Candles for February 2nd: With Candlemas coming, if one wants to order 100% pure beeswax candles, Lux Candles operated by a Catholic family in South Dakota is a good choice. One has to place orders the old fashioned way – via telephone.

New & Local Catholic Tech Company Offering E-mail Service

As noted last week, we are pleased to share that a new Catholic tech company has formed, founded by a faithful parishioner at St. John the Baptist in Tryon. is a new service which provides private e-mail without the connections to big tech or the surveillance/ marketing industry. It also has plans to offer other tech services. Check them out at:

Latin Mass & Traditional News

  • Day of the Unborn: Dr. Mike Foley has a good article on why it’s not a good idea to place a civic event such as the Roe vs. Wade anniversary on the official liturgical calendar as the U.S. Conference of Catholic Bishops have done. It can still be be a day of prayer and penance (as it was yesterday), but it’s another thing to enshrine a secular matter in the sacred calendar:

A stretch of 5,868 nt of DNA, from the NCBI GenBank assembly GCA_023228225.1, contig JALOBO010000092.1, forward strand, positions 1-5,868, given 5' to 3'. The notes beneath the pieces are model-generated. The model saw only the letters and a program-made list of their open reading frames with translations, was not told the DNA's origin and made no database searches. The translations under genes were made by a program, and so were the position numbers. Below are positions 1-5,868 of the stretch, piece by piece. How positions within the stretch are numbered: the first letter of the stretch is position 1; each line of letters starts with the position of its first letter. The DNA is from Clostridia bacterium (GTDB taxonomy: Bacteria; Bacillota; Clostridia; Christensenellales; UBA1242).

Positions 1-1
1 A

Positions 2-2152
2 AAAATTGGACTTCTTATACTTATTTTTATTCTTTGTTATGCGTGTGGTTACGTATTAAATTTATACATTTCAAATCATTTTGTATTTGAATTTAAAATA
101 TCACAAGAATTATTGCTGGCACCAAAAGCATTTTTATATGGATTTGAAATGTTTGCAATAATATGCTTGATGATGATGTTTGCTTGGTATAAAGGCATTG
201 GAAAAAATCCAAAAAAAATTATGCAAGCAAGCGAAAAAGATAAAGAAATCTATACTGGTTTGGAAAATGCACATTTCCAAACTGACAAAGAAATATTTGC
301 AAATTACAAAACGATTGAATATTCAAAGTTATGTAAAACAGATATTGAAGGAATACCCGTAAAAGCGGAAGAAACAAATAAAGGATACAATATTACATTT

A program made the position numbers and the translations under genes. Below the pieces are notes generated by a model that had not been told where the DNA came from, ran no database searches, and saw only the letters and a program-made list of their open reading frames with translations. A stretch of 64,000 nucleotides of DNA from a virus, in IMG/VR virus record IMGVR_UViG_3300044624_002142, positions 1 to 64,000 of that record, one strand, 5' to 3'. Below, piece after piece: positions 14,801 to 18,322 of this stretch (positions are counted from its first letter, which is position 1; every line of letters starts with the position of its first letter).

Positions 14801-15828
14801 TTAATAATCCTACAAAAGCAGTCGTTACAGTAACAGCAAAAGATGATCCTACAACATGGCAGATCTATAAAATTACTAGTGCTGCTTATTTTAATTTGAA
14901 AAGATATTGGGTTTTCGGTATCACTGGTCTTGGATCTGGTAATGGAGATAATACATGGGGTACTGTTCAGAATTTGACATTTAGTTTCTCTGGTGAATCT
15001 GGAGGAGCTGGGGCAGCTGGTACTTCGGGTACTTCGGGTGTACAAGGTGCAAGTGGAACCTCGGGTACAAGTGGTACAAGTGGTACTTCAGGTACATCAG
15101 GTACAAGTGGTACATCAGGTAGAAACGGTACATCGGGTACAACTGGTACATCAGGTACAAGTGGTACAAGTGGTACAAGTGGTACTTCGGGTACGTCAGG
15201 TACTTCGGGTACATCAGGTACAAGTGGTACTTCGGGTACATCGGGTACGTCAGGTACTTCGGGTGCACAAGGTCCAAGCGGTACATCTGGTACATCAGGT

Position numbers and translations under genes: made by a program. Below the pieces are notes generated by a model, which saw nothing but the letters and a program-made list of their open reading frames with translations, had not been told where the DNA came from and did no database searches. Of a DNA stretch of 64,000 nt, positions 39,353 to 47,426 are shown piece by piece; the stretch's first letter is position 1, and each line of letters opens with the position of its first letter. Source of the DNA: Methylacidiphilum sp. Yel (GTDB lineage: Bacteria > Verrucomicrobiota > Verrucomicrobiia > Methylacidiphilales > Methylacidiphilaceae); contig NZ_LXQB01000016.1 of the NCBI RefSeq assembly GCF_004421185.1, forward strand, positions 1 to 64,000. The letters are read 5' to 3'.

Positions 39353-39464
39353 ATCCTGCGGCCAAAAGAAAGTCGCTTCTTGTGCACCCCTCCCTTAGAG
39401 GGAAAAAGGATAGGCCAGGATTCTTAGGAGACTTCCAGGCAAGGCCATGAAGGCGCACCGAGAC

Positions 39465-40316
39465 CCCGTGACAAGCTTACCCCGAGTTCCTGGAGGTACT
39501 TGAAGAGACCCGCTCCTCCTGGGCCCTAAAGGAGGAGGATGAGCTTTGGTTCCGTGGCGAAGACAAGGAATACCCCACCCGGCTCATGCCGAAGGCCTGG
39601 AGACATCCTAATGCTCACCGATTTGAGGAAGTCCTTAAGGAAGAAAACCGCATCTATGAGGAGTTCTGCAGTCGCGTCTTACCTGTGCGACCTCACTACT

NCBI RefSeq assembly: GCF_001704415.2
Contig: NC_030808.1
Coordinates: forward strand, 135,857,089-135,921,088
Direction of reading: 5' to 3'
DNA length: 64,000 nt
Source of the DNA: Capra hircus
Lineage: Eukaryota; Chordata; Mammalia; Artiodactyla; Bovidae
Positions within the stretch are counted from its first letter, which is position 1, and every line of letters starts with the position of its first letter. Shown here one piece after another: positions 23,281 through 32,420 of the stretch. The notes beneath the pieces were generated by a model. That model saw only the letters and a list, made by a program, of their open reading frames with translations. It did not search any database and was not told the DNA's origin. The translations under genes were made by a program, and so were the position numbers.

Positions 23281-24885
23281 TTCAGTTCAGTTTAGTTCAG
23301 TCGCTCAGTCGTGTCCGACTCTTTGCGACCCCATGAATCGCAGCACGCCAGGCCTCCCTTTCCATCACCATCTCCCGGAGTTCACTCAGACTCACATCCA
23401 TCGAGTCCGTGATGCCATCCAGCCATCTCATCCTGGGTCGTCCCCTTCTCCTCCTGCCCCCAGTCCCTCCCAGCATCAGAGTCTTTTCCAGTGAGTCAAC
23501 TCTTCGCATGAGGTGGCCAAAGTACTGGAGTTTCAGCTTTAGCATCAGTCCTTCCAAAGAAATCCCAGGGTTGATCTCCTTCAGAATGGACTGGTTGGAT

• Ultramontanism: Its Life and Death: If there is a bad plague afflicting the Church today, it is that of ultramontanism, which is essentially the hyper worship of authority and/or obedience – where anything a Church leader says or does means it is binding and “must” be followed by all.  We saw this play out over the last two years when bizarre and even spiritually harmful COVID protocols were imposed in the name of “obedience to one’s bishop and/or state”. Sadly, may see this playout again should more strange “protocols” on the Latin Mass come from Rome or future “crises” of another kind develop. While one may rightly suspect this problem had its roots at the Vatican Council – it was actually the first Vatican council in the mid-nineteenth century where this problem of ultramontanism began to take shape (technically it may have started with Jesuits back in the sixteenth century but that’s for another day).  Thankfully, Mr. Stuart Chessman of the Society of Hugh Cluny, a Latin Mass group in Connecticut, published a lengthy but excellent history of its history: